But the larger point is that Trump ought to be judged on his own words, just as Barr should be.

Yet the Tribune’s editorial board also manages, even in a work of moderate length, to implicate Trump, however implicitly, in the white supremacists’ riot in Virginia last year, in cases of police using excessive force against African-Americans, and in the April arrest of two black men at a Philadelphia Starbucks on a ridiculous charge of trespassing.

The Tribune contends that “Trump’s remarks, true to his history of tone deaf and equivocal remarks about race, provide an opening for hate mongers to seek legitimacy.”

What bothers me about these tenuous links is that the practice, perhaps slightly but perhaps not, diminishes the culpability of the actual purveyors of hate and violence.

White supremacists are terrible people. They were cretins before Trump was elected, and they’ll be cretins after he moves out of the White House. Trump deserved to be criticized for his belated condemnation of the Virginia riots, but to imply that he inspired them is not justified.

As for the tiny percentage of police officers who abuse people based on their skin color or ethnicity, there’s no credible reason to believe that a bunch of officers suddenly joined that cohort after Trump’s inauguration, or indeed because of it.

The Tribune concludes its editorial by lauding ABC for canceling “Roseanne,” and Starbucks for closing its company-owned coffee shops one recent afternoon so employees could attend racial sensitivity training.

“It will be an exquisite irony,” the newspaper’s editorial board wrote, “if, by the end of Trump’s problematic time in office, America has taken many bold steps to be a fairer nation.”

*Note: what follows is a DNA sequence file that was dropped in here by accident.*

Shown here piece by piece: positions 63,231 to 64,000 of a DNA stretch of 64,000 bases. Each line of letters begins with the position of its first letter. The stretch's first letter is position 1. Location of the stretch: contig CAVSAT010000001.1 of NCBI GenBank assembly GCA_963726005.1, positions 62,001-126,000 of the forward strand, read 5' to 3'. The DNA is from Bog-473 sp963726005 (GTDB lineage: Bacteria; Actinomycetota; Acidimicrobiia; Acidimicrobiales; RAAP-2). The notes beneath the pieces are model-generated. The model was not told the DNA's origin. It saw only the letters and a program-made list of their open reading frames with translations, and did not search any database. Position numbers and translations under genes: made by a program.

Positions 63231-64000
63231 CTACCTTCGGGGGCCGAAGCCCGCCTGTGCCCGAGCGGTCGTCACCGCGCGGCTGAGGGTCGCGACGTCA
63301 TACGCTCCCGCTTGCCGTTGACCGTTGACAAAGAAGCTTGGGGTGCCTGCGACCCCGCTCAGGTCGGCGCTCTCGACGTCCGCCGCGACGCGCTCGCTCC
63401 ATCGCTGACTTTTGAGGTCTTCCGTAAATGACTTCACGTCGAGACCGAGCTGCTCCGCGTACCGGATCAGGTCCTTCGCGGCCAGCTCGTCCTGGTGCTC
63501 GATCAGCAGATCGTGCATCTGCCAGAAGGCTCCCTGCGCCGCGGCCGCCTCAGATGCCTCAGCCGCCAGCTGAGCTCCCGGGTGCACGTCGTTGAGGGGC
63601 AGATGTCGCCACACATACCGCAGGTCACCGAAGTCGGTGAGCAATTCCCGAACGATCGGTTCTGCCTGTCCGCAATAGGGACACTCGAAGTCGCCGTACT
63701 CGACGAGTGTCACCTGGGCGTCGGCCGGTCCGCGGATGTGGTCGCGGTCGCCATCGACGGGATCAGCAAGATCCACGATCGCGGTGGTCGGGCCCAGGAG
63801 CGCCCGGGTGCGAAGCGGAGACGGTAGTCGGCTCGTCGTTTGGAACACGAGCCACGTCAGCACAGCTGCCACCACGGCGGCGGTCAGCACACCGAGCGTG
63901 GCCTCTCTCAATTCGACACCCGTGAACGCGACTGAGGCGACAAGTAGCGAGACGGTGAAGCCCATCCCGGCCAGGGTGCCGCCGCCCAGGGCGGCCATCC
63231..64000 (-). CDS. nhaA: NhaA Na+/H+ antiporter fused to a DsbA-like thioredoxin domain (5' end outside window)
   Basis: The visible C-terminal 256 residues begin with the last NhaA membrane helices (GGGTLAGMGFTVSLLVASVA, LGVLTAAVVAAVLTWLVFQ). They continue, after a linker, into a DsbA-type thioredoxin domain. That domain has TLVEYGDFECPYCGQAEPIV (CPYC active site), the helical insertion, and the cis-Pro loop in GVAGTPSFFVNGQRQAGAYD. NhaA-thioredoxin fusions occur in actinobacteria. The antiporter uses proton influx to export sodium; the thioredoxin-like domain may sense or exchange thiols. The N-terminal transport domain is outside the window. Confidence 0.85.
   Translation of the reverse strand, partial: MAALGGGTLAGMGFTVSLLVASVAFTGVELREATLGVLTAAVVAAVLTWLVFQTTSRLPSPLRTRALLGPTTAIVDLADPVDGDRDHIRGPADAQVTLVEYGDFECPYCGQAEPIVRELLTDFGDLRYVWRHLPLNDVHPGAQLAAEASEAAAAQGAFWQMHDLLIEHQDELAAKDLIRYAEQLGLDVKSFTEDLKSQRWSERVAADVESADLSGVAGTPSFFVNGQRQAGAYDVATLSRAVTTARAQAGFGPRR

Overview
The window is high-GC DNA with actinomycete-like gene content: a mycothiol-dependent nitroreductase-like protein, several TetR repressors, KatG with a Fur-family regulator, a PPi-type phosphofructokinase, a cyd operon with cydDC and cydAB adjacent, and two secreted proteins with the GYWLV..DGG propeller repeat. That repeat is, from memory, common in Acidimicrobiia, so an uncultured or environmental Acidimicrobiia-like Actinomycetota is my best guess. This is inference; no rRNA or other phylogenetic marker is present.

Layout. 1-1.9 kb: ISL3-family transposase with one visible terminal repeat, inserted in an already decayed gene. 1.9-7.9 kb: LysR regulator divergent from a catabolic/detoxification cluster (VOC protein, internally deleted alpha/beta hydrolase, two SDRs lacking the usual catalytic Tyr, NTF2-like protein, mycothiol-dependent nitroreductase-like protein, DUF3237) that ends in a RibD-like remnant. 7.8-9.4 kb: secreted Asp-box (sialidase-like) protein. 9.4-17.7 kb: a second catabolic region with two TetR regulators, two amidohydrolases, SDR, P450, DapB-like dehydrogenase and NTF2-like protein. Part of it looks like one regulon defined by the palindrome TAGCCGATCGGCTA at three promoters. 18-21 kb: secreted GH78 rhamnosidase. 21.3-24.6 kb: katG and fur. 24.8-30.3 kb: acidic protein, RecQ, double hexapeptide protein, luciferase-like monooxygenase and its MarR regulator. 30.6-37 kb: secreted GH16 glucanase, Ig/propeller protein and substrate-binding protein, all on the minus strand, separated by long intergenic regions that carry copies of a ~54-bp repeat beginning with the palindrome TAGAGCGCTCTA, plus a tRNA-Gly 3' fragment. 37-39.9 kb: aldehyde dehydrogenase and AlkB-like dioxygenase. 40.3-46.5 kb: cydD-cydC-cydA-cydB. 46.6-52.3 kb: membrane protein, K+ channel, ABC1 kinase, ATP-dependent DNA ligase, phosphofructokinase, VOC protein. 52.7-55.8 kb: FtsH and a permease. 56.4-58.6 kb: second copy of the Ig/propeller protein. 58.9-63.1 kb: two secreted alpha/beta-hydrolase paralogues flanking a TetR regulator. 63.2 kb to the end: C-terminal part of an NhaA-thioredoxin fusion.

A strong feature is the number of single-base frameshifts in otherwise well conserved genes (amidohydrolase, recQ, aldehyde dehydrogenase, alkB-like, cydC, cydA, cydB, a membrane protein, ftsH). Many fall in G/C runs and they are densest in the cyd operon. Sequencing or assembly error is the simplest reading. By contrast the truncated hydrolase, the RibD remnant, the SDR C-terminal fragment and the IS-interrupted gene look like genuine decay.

I don’t think that qualifies as irony, exquisite or not.

Trump’s presidency has certainly been problematic, as most presidencies are.

And a significant number of the problems are due to Trump’s lack of political acumen and, in some cases, his lack of common decency.

But to argue that an improvement in racial relations during Trump’s tenure would be ironic is tantamount to arguing that racial discord would not have happened had Hillary Clinton won the Electoral College because she isn’t a racist and Trump is.

Or, to return to where we started, it’s akin to claiming that Roseanne Barr would not have tweeted racist drivel if somebody besides Trump were president.

We don’t need to speculate as to whether that’s a logical claim.

We can review Barr’s own words and actions over three decades and see that, like white supremacists and bad cops, she needs no encouragement from Trump, or from any other politician, to engage in bad acts.

If there’s any true irony here, it’s that Trump, who has rightfully been accused of failing to accept blame for his miscues and for taking more credit than he deserves for achievements, has prompted his critics to create a sort of alternate universe.

In their world Trump is guilty of offenses he didn’t commit, while people who should alone bear the burden of their transgressions — Barr among them — are gifted a perverse brand of presidential pardon they haven’t earned.

J ayson Jacoby is editor
of the Baker City Herald.

20515315